- Single straight tube measuring tube,
- Double straight measuring tube,
- Ω-shaped measuring tube,
- Double ring measuring tube, etc.;
Below we give a brief introduction to their structures.
More Featured Flow Meters and Flow Measurement Solutions
We, Sino-Inst, are the manufacturer of Coriolis Mass Flowmeters. Our Coriolis mass flow meter products directly and accurately measure the mass flow, density and temperature of fluids in closed pipes. The main types that are selling well are U series (U-shaped tube), T series (triangular shape), Z series (straight tube shape) and so on.
Universal measuring principle for liquids and gases
Multivariable measurement: Simultaneous measurement of mass flow, density, temperature and viscosity
High measurement accuracy: ±0.2% typ.; optional: ±0.1%
The measuring principle is completely independent of the physical properties of the fluid and the flow field
No front/rear straight pipe length requirements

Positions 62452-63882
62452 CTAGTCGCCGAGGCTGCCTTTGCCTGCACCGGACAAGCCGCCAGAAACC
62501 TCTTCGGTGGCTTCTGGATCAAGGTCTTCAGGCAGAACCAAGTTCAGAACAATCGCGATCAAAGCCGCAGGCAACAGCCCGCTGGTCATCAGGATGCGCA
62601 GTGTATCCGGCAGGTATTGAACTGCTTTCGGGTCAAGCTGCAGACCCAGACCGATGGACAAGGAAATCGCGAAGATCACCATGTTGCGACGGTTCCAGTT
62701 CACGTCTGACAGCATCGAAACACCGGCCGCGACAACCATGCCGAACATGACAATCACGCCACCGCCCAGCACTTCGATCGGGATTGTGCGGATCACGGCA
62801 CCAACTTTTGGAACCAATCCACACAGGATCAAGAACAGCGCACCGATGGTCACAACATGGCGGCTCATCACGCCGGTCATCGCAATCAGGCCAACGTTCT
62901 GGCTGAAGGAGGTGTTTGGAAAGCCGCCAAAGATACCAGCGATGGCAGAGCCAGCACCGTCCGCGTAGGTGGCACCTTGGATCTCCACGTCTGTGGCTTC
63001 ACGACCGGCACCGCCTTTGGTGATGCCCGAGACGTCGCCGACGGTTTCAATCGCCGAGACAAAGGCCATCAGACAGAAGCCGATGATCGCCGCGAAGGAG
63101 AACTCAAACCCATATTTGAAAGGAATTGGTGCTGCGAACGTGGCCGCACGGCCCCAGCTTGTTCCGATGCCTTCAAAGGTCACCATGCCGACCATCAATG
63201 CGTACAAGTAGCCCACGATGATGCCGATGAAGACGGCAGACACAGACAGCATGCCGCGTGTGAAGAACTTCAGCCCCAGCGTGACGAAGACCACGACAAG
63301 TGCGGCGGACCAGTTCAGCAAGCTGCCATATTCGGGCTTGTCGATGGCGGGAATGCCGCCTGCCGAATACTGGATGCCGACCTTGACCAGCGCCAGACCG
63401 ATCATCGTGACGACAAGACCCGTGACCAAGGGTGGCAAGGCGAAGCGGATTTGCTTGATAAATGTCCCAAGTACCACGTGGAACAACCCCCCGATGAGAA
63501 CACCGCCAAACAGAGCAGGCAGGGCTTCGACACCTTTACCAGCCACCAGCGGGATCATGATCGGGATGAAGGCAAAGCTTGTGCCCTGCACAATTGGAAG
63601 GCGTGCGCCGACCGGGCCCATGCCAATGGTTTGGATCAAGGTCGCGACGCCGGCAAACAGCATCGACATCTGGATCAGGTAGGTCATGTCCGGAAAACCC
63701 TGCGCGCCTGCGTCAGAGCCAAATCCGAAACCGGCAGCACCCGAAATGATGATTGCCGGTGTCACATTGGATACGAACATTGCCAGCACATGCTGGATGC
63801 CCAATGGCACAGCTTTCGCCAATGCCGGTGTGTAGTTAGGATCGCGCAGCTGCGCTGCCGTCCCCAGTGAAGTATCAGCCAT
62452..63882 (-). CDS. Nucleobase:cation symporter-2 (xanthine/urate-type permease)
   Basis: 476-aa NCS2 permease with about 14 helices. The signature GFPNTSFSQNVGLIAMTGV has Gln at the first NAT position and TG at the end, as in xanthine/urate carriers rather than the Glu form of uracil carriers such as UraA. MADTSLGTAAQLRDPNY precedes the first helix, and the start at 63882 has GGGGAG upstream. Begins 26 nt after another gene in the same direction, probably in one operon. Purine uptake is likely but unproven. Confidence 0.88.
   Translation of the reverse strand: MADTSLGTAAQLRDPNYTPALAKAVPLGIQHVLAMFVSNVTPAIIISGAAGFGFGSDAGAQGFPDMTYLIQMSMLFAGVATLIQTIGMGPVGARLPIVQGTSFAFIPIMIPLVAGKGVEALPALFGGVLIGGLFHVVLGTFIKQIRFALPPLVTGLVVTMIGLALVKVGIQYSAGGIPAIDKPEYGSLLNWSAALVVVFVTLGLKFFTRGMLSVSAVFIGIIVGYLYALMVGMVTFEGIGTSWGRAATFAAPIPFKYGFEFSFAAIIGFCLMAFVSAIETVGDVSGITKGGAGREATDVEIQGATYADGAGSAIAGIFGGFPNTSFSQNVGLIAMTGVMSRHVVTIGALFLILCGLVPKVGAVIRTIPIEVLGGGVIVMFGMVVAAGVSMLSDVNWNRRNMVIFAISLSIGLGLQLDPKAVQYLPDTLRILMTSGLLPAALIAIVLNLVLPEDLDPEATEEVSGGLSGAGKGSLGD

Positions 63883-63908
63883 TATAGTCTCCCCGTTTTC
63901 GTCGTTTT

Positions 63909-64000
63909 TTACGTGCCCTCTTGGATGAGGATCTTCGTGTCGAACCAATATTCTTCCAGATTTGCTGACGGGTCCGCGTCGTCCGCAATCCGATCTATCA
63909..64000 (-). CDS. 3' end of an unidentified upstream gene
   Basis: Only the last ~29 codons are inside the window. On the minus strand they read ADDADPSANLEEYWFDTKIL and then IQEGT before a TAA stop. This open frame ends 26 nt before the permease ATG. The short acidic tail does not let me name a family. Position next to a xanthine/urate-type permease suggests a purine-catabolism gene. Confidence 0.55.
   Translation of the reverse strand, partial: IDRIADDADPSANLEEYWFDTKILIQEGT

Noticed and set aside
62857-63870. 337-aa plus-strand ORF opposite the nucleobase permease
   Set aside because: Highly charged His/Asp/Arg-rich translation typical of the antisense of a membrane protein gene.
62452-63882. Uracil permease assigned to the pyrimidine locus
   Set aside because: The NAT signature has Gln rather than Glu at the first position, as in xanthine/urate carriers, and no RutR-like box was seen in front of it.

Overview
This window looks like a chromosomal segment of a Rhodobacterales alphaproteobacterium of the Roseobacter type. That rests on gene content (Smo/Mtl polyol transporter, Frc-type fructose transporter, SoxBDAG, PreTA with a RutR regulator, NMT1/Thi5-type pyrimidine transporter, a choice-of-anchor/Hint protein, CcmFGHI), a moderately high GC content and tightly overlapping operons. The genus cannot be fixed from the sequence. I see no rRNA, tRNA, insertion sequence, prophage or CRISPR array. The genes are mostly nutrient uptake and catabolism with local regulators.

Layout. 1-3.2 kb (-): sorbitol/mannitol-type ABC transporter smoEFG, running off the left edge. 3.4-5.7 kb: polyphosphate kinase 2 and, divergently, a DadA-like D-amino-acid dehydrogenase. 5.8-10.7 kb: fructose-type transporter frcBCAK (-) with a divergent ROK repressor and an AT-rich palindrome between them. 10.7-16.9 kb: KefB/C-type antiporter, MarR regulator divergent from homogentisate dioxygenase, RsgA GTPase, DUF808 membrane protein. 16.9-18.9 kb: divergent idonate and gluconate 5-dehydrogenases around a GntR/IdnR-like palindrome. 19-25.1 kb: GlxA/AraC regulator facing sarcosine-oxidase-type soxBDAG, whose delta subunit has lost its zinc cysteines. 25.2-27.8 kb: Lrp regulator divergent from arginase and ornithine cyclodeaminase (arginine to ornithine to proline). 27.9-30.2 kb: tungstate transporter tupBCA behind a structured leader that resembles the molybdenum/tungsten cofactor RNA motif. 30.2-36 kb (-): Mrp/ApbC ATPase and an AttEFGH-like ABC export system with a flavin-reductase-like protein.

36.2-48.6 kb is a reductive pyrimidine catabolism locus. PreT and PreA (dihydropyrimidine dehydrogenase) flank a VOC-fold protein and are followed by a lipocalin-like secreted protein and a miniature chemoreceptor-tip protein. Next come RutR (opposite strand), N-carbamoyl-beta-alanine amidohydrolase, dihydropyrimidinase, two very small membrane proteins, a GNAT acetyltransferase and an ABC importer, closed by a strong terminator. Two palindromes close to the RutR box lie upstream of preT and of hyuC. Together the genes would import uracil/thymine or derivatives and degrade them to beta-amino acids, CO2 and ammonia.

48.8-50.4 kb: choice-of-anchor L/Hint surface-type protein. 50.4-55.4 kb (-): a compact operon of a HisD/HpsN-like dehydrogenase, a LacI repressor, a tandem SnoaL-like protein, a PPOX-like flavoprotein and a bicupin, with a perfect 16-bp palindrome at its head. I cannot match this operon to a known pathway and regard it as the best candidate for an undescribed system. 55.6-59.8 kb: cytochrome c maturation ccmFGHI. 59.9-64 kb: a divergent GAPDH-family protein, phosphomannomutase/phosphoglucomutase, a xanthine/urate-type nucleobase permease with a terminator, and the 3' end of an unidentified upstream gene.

Wide range of measurement range: 1:10,1:20
Our Coriolis Mass Flowmeter, from DN03~DN250. Widely exported and sold to various countries. If you need to measure mass flow, density, temperature and other parameters. Please feel free to contact our sales engineers!
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Wu Peng, born in 1980, is a highly respected and accomplished male engineer with extensive experience in the field of automation. With over 20 years of industry experience, Wu has made significant contributions to both academia and engineering projects.
Throughout his career, Wu Peng has participated in numerous national and international engineering projects. Some of his most notable projects include the development of an intelligent control system for oil refineries, the design of a cutting-edge distributed control system for petrochemical plants, and the optimization of control algorithms for natural gas pipelines.